invoking Reclus example again (in a convincing account of the connection he perceived between the role of geography and anarchistic political views), the authors provide a valuable connection to the Russian link between a geographical awareness of space and climate and radical politics. This link is provided by the person of Peter Kropotkin, a famous Russian anarchist and Reclus friend, who was a one-time candidate for secretary of the Imperial Russian Geographic Society and who was swept into anarchism by the geography of the harsh northern reaches [of Russia].xvii Another example directly relevant to the Russian case concerns the purported identification of a Russian tradition of geosociology that involved an ideologically unsustainable opposition between progressive geographic sociology and conservativereactionary geopolitics. The value of such an idiosyncratic reconstruction resides in the restitution of the contested nature and multiple variations of the construction of space and environmental determinism in the Russian context.xviii These nuances are lacking in many critical discussions of XIX-century geography undertaken form a leftist position. Such authors rightly emphasize the epistemological rupture marked by the neo-Lamarckian (or post-Darwinian) context of the biologization of space, but overstate the instrumental relationship between power and knowledge (with the subordination of the latter to the former). The fact that behind the collection of geographical facts into organized systems of thoughts lay a sense of social and political purposexix does not presuppose an unproblematic connection between geography and imperialism. Neither does it invalidate the quest for the exact forms and variations of these interactions when they do occur. In conclusion, one could state that geographic determinism is not, by any means, an essentially conservative or proto-geopolitical doctrine. On the contrary, it is better to speak about a diffuse Weltanschauung that could be incorporated in different (even opposed) political constructions. This will, I hope, become even clearer from the following discussion of the Russian and Romanian cases. 3. The Russian case a. Are the Russian and Romanian cases comparable? Once the connection between the emergence of modern geography and the imperial phenomenon is admitted, the relevance of a problematic comparison between the space consciousness of a multiethnic empire and of an emerging nation-state remains dubious, at best. Before proceeding to the discussion of the two cases as such, a brief justification of the parallel study of the Russian and Romanian contexts is necessary. The factors that prompted the 6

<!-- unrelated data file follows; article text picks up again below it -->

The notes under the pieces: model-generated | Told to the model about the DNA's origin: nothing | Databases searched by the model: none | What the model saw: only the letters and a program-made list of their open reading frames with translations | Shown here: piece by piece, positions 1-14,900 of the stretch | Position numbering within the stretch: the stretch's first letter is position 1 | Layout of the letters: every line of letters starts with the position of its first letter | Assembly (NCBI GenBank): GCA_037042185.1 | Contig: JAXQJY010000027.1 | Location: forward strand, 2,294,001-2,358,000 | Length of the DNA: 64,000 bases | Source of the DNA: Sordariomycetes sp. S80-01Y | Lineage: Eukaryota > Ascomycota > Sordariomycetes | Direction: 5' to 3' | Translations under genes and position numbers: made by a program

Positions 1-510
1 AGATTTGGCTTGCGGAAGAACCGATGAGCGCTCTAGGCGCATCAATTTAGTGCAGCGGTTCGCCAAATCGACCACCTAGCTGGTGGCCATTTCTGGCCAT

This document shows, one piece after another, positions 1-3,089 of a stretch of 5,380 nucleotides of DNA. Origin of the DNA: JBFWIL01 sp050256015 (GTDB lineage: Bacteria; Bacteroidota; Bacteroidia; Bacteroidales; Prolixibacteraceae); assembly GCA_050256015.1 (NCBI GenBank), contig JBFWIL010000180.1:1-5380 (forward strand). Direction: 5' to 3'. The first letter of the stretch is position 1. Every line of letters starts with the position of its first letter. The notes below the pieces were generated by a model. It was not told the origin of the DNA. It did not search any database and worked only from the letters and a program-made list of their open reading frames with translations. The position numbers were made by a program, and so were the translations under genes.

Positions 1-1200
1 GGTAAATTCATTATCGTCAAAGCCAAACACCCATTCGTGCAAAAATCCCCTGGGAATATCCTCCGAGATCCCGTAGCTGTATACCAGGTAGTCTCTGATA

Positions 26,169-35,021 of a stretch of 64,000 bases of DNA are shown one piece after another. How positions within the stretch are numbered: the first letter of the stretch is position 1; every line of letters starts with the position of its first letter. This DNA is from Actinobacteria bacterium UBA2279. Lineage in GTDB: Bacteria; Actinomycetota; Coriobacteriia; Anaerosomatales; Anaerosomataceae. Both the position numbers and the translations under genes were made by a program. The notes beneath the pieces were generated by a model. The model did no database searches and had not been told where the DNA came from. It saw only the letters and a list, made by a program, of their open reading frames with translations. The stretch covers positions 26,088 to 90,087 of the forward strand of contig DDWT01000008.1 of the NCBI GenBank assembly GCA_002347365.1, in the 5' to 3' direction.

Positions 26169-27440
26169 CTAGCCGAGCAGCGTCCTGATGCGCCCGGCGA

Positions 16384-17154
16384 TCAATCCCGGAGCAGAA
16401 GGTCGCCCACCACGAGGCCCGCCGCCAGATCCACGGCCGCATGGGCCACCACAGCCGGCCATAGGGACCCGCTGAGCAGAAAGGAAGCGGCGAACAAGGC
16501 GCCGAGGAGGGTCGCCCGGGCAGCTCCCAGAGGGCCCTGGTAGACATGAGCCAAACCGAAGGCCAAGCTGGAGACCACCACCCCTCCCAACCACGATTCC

comparative nature of my investigation include: a) the existence of important discursive similarities that allow the identification of a discursive field rooted in the common European (mainly German) models that the two peripheral traditions emulated and reworked; b) the significance of the inclusion/exclusion of both political entities into/from the sphere of modernity. The spatially-oriented approaches used a metonymic technique which resulted in a peculiarly geographic transfer of the locus of modernity to Europe. The elements of environmental determinism present in both instances led, however, to a constant tension between a geographical and a cultural or civilization-oriented perspective on modernity; c) the presence of common thematic clusters and key topoi that structured the (spatial) opposition between civilization and barbarism (e.g., the importance of the pattern of population movements and colonization or, connected to this, the influence of the steppe environment and nomadism upon national character); d) the Bessarabian problem and the role of this contested borderland for the mutual image and the appropriation of space (naturally, much more important in the Romanian case); e) the combination of specifically geographical factors with historical and ethnographic arguments that would ultimately lead to the elaboration of a synthetic science of the national or imperial space in its entirety. The presence of these parallels does not invalidate the fundamental differences of the imperial and national visions of space (embodied in the opposite signs ascribed to the same spatial phenomena). However, it does highlight the interdependence of imperial and national projects of state-building and their immersion in a Zeitgeist that determined the possibility of the most unlikely comparisons. The problem of frontiers had a much longer and richer tradition in the Russian case than it had in the Romanian one. This can, of course, be explained by the invocation of historical circumstances, which led to the temporal gap and obvious lack of substance of any comparison between the two cases before the early XX century. While the Russian state became an empire as early as the mid-XVI century (in fact) and was officially acknowledged as such upon Peters proclamation as emperor in 1721, the Romanian national state only fully emerged on the political scene in the second half of the XIX century. Logically enough, the agendas of these two polities contrasted starkly, not only in what concerned the disputed region of Bessarabia, but also with regard to the legitimizing criteria of their existence. Nevertheless, the discursive field that was operating in both cases was strikingly similar, as I will attempt to show later. The most important contentious aspect of what could be called frontier debates in both cases centered upon their relationship to Europe and Asia and upon the identification of the appropriate geographical frontier between the two spaces. What was at stake was their inclusion into modernity and 7